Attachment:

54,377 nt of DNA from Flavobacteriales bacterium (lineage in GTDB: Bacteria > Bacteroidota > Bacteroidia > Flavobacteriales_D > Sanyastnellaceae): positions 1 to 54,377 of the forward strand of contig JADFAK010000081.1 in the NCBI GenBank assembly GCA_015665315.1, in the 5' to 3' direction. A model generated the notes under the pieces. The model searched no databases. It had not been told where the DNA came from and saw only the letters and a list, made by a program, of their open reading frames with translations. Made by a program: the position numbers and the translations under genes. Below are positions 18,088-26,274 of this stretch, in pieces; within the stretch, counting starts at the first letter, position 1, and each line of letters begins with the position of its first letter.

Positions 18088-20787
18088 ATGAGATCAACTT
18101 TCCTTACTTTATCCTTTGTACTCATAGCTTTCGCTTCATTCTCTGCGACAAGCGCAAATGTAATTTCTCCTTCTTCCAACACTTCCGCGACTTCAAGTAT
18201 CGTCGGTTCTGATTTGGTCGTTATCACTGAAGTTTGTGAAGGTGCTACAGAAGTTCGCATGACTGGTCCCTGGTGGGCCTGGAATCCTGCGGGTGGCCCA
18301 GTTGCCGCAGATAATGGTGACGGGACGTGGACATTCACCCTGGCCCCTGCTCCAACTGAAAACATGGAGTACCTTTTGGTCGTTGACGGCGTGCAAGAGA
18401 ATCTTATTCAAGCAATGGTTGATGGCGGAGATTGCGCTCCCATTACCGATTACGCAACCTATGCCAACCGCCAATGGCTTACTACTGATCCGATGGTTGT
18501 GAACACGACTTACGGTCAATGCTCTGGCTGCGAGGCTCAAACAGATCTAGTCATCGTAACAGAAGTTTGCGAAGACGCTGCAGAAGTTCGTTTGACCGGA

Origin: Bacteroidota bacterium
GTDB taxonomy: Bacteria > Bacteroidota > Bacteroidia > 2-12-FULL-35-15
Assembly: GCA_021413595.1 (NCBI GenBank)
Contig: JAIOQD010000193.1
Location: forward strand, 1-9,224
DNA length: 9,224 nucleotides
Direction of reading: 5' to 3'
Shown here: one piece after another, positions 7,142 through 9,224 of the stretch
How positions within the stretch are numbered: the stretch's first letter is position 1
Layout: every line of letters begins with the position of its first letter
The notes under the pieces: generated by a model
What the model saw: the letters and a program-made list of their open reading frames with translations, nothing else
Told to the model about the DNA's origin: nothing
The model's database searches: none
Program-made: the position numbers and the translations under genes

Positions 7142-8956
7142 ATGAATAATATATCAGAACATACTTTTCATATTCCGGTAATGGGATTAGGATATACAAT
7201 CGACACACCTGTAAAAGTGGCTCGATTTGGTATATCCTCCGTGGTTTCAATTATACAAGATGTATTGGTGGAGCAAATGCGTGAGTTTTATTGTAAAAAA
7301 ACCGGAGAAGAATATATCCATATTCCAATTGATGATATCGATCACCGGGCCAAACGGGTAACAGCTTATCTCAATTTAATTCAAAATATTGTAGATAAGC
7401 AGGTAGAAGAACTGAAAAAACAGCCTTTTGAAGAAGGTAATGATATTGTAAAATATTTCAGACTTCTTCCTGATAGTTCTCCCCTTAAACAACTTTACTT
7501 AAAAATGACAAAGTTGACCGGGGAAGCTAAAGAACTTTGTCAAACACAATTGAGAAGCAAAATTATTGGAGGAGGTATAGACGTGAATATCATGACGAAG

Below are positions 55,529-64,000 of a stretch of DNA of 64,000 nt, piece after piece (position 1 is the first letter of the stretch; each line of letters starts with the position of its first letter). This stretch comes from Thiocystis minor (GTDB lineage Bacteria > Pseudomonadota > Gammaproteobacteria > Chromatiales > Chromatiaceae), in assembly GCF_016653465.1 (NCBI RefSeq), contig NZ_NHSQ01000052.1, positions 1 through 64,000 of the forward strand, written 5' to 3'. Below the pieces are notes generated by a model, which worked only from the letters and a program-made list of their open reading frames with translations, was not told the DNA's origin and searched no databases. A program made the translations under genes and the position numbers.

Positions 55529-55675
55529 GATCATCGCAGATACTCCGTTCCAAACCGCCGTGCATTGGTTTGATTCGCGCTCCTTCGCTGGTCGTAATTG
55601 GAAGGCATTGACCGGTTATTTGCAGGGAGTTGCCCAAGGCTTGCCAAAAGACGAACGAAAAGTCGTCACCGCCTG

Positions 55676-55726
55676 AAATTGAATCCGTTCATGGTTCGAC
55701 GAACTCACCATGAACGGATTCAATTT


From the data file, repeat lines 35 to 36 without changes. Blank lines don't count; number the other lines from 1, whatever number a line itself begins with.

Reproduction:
55676 AAATTGAATCCGTTCATGGTTCGAC
55701 GAACTCACCATGAACGGATTCAATTT